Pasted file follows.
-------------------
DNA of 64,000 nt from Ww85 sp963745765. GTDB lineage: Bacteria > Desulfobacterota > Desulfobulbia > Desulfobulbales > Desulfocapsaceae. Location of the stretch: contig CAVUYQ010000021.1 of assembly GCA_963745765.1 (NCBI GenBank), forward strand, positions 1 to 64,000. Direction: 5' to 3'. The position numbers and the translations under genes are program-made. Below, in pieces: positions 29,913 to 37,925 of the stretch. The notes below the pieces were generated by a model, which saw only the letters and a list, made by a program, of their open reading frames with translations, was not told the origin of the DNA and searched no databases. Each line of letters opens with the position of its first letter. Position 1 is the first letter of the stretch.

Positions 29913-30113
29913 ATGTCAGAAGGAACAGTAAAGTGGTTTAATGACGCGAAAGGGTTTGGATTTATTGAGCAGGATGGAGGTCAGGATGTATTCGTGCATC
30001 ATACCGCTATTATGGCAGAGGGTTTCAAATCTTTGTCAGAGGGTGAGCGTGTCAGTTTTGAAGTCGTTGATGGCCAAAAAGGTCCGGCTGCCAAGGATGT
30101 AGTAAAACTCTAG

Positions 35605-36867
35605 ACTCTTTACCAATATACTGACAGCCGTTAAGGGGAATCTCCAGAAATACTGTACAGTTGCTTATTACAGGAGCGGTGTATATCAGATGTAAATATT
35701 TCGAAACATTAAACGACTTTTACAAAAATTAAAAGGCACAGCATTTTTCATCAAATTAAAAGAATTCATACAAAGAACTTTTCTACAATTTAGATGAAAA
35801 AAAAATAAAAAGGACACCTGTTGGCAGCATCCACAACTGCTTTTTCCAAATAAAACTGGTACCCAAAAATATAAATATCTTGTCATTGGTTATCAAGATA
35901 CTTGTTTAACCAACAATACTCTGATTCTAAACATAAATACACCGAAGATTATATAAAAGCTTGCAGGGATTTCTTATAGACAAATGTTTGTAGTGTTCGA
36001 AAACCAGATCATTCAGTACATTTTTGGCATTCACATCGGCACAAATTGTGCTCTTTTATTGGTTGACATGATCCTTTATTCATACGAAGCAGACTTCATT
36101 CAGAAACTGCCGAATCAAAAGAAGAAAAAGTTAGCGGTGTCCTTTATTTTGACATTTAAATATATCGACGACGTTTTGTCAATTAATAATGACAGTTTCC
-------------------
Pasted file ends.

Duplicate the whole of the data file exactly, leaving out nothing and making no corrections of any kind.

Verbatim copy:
DNA of 64,000 nt from Ww85 sp963745765. GTDB lineage: Bacteria > Desulfobacterota > Desulfobulbia > Desulfobulbales > Desulfocapsaceae. Location of the stretch: contig CAVUYQ010000021.1 of assembly GCA_963745765.1 (NCBI GenBank), forward strand, positions 1 to 64,000. Direction: 5' to 3'. The position numbers and the translations under genes are program-made. Below, in pieces: positions 29,913 to 37,925 of the stretch. The notes below the pieces were generated by a model, which saw only the letters and a list, made by a program, of their open reading frames with translations, was not told the origin of the DNA and searched no databases. Each line of letters opens with the position of its first letter. Position 1 is the first letter of the stretch.

Positions 29913-30113
29913 ATGTCAGAAGGAACAGTAAAGTGGTTTAATGACGCGAAAGGGTTTGGATTTATTGAGCAGGATGGAGGTCAGGATGTATTCGTGCATC
30001 ATACCGCTATTATGGCAGAGGGTTTCAAATCTTTGTCAGAGGGTGAGCGTGTCAGTTTTGAAGTCGTTGATGGCCAAAAAGGTCCGGCTGCCAAGGATGT
30101 AGTAAAACTCTAG

Positions 35605-36867
35605 ACTCTTTACCAATATACTGACAGCCGTTAAGGGGAATCTCCAGAAATACTGTACAGTTGCTTATTACAGGAGCGGTGTATATCAGATGTAAATATT
35701 TCGAAACATTAAACGACTTTTACAAAAATTAAAAGGCACAGCATTTTTCATCAAATTAAAAGAATTCATACAAAGAACTTTTCTACAATTTAGATGAAAA
35801 AAAAATAAAAAGGACACCTGTTGGCAGCATCCACAACTGCTTTTTCCAAATAAAACTGGTACCCAAAAATATAAATATCTTGTCATTGGTTATCAAGATA
35901 CTTGTTTAACCAACAATACTCTGATTCTAAACATAAATACACCGAAGATTATATAAAAGCTTGCAGGGATTTCTTATAGACAAATGTTTGTAGTGTTCGA
36001 AAACCAGATCATTCAGTACATTTTTGGCATTCACATCGGCACAAATTGTGCTCTTTTATTGGTTGACATGATCCTTTATTCATACGAAGCAGACTTCATT
36101 CAGAAACTGCCGAATCAAAAGAAGAAAAAGTTAGCGGTGTCCTTTATTTTGACATTTAAATATATCGACGACGTTTTGTCAATTAATAATGACAGTTTCC